Like sticking your tongue on the icy metal bars at school, snowball fights for most Canadian kids were a right of passage.
They usually began with a single volley resulting in a direct hit on an unsuspecting victim.
From there sides were quickly chosen and the battle lines drawn in the snow.
However, almost always the icy battles ended predictably — an injury, tears and a scattering of the combatants as authorities arrived.
Now, thanks to the efforts of an Okanagan Falls couple, adults throughout North America (at least where applicable snow wise) can relive those glory days, only this time without fear of corporal punishment.
A few years ago Carrie and Gord Ferguson read a story about the Japanese sport of Yukigassen, which turned out to be little more than an officiated snowball fight. The Fergusons have since obtained the rights to authorize the sanctioned events in cities throughout Canada and the United States.
“It’s crazy — in a good way — to think that we started with a glass of wine reading this little magazine and now we’ve got this international thing,” said Ferguson, who grew up in Winnipeg and endured many face washings and snowball fights.
“The big thing is I have two kids in school, but whenever it snows the principal gets on the PA saying the snow stays on the ground, no throwing snowballs and nobody is allowed to do it anymore. So this has given people a chance to go out on the field and have fun and not get hurt.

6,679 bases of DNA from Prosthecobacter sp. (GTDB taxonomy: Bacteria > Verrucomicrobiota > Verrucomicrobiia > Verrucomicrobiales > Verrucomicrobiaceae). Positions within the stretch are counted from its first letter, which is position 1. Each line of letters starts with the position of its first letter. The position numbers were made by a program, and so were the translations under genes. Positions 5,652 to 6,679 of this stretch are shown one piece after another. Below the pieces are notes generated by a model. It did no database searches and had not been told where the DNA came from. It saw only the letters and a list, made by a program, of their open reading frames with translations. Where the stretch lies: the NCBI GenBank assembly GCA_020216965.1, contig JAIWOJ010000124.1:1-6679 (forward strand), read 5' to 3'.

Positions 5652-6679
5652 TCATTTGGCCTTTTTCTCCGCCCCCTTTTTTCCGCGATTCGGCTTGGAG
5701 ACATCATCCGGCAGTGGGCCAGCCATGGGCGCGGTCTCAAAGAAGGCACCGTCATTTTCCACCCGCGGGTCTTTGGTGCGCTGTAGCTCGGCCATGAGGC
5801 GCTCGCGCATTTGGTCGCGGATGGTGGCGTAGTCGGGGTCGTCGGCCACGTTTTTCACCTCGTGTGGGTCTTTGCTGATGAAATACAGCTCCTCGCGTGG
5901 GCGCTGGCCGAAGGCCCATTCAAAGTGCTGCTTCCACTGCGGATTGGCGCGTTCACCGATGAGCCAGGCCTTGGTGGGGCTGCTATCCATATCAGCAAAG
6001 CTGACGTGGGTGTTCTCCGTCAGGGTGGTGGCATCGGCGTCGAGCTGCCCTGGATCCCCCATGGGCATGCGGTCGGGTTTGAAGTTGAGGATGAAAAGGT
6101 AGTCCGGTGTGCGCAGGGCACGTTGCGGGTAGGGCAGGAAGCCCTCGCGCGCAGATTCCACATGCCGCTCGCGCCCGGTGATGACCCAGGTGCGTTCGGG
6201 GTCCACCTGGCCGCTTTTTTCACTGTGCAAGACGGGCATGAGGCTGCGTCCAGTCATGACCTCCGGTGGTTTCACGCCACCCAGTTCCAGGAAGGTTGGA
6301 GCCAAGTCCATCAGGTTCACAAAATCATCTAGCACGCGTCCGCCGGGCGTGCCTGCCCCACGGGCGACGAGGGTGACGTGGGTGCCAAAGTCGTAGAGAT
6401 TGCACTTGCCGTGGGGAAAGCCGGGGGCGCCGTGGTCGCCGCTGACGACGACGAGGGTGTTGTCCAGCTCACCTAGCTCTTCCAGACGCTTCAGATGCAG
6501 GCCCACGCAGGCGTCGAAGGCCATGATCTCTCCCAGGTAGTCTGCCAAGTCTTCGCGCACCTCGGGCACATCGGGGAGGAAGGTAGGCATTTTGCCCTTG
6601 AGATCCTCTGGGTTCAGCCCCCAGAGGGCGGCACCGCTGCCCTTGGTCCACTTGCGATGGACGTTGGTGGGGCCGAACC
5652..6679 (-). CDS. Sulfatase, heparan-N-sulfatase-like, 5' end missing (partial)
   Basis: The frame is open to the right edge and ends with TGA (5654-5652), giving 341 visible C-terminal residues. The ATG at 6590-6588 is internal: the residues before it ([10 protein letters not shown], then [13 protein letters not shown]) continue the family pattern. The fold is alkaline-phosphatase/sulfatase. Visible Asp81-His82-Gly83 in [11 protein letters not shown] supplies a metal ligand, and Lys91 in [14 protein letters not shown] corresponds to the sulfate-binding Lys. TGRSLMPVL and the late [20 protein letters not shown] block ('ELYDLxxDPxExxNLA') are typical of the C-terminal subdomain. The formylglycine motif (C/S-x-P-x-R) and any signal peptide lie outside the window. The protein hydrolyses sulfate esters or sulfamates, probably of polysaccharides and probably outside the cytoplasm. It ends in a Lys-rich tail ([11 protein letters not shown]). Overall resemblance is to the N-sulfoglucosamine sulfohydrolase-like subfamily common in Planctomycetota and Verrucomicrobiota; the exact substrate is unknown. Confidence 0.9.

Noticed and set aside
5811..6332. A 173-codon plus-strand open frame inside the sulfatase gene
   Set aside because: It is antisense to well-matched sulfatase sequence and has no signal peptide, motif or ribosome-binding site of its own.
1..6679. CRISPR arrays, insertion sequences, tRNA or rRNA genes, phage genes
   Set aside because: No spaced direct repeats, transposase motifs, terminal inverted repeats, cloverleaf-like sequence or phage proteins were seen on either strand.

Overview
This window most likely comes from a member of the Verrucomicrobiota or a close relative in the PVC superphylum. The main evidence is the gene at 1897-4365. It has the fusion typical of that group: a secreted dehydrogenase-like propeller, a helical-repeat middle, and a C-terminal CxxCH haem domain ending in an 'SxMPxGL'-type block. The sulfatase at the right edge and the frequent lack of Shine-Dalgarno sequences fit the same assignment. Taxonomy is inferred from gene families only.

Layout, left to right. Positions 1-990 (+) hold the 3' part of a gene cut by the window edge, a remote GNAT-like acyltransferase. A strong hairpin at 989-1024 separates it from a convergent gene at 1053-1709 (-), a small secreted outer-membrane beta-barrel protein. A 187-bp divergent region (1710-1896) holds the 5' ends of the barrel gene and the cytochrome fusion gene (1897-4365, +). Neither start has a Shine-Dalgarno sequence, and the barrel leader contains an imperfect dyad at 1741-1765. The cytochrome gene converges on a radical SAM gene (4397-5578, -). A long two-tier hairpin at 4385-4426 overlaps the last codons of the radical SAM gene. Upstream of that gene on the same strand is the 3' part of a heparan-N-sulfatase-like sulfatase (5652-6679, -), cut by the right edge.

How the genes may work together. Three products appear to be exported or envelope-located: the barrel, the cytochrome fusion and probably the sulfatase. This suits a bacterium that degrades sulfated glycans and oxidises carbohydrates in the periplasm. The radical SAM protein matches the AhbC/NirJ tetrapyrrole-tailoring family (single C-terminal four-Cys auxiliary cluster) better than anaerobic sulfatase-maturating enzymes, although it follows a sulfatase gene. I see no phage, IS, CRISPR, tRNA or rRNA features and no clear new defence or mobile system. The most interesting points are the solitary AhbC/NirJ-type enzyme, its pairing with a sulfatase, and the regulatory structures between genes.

“I’m actually surprised no one in Canada thought about it — and we’re covered in snow -— and for it to have to come over from Japan…”
Ferguson was in Anchorage, Alaska for last weekend’s U.S. Championships and the battle for the Canadian title took place in Edmonton at the same time.
Winners of the top divisions in both events will have the opportunity to challenge for the World honours next year in Japan.
The event itself is played on a 10-by-40-metre field with seven people aside and each person getting a total of 90 snowballs for the three, three-minute period game.
The ammunition — each one exactly seven centimetres in diameter — is made from compacted snow in a specially-designed, Japanese metal snowball machine.
Like in paintball or dodge ball, those hit by snowballs are out, and the object is to capture the opponents flag or at the end of each frame to have the last player standing.
The match victory goes to the squad that wins two of the three periods.
And the prize at the end of it all?
“Glory,” said Ferguson, who added it is not unusual for tempers to get heated during the competitions. “That and bragging rights and a few bruises.”
Since the Fergusons became involved in Yukigassen, the public and media interest has — what else — snowballed.
It’s even gotten so popular she recalled her four and six-year-old sons Charlie and Tucker sitting on the beach in Hawaii crying because it was snowing back home in Okanagan Falls.
“I mean really, in Hawaii?” said Carrie.
With more and more cities expressing interest in hosting their own events in the coming winters, the executive director is working to make sure things don’t get too big, too fast.
“After all, while it is a lot of work, the most important thing is that it stays fun — for everyone,” she said. “And who knows, we may even have it here one day.”